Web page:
Now, the option that we here at LivePlan recommend is the Lean Plan . This is less of a specific document type and more of a methodology. It takes the simplicity and styling of the one-page business plan and turns it into a process for you to continuously plan, test, review, refine, and take action based on performance.

It holds all of the benefits of the single-page plan, including the potential to complete it in as little as 27-minutes . However, it’s even easier to convert into a full plan thanks to how heavily it’s tied to your financials. The overall goal of Lean Planning isn’t to just produce documents that you use once and shelve. Instead, the Lean Planning process helps you build a healthier company that thrives in times of growth and stable through times of crisis.

It’s faster, keeps your plan concise, and ensures that your plan is always up-to-date.

Try the LivePlan Method for Lean Business Planning

Now that you know the basics of business planning, it’s time to get started. Again we recommend leveraging a Lean Plan for a faster, easier, and far more useful planning process. 

To get familiar with the Lean Plan format, you can download our free Lean Plan template . However, if you want to elevate your ability to create and use your lean plan even further, you may want to explore LivePlan.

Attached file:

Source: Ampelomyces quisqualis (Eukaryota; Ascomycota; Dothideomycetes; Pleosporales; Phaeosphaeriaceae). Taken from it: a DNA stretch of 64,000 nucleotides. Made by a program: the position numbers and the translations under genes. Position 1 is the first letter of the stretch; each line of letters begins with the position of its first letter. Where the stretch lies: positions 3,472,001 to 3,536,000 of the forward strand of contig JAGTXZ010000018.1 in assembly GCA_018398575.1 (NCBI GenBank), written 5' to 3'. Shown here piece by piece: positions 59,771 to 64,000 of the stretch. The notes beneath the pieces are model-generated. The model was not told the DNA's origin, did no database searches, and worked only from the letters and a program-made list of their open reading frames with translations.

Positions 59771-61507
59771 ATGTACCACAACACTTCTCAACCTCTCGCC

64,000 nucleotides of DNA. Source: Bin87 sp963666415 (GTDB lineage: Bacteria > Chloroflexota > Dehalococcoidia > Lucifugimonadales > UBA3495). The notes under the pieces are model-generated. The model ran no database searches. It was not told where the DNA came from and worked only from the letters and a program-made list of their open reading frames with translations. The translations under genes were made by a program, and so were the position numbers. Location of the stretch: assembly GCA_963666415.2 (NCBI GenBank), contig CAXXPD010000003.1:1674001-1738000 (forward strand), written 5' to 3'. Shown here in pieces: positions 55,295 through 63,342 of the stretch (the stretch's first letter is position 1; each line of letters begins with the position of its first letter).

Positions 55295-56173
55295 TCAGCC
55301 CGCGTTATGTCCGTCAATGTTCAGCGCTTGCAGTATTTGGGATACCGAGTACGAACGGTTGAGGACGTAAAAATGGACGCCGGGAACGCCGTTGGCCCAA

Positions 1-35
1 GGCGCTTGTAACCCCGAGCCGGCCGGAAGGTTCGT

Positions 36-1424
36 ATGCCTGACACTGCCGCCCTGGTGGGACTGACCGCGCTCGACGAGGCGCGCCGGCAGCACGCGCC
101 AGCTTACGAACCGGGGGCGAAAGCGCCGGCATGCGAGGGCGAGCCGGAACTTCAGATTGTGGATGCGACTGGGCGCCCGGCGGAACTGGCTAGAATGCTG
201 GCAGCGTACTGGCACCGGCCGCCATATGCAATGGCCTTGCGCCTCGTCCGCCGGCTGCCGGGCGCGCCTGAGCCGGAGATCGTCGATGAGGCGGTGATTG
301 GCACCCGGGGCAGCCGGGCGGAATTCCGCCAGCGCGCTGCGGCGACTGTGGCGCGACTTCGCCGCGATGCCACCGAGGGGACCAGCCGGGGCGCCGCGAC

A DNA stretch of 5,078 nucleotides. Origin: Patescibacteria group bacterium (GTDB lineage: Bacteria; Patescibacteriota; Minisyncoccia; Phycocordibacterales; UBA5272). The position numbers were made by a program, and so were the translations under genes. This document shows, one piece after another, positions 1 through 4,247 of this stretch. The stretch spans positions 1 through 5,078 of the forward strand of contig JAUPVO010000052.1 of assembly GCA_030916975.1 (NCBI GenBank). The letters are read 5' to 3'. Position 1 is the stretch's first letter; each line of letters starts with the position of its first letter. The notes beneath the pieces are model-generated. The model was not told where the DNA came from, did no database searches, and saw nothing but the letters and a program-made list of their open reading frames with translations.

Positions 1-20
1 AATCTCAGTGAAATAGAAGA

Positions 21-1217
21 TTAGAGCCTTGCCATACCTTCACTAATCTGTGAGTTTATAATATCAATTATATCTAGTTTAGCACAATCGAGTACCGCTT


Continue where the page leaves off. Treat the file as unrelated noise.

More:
It features step-by-step guidance that ensures you cover everything necessary while reducing the time spent on formatting and presenting. You’ll also gain access to financial forecasting tools that propel you through the process. Finally, it will transform your plan into a management tool that will help you easily compare your forecasts to your actual results. 

Check out how LivePlan streamlines Lean Planning by downloading our Kickstart Your Business ebook .

Like this post? Share with a friend!

Kody Wirth

Posted in Business Plan Writing

Join over 1 million entrepreneurs who found success with liveplan, like this content sign up to receive more.

Subscribe for tips and guidance to help you grow a better, smarter business.

You're all set!

Exciting business insights and growth strategies will be coming your way each month.

We care about your privacy. See our privacy policy .

What Are the Functions of a Business Plan?

  • Small Business
  • Business Planning & Strategy
  • Elements of Business Plans
  • ')" data-event="social share" data-info="Pinterest" aria-label="Share on Pinterest">
  • ')" data-event="social share" data-info="Reddit" aria-label="Share on Reddit">
  • ')" data-event="social share" data-info="Flipboard" aria-label="Share on Flipboard">

How to Start a Business Like Berkshire Hathaway

What are the two functions of an entrepreneur, the disadvantages of business planning.

  • Challenges of Strategic Planners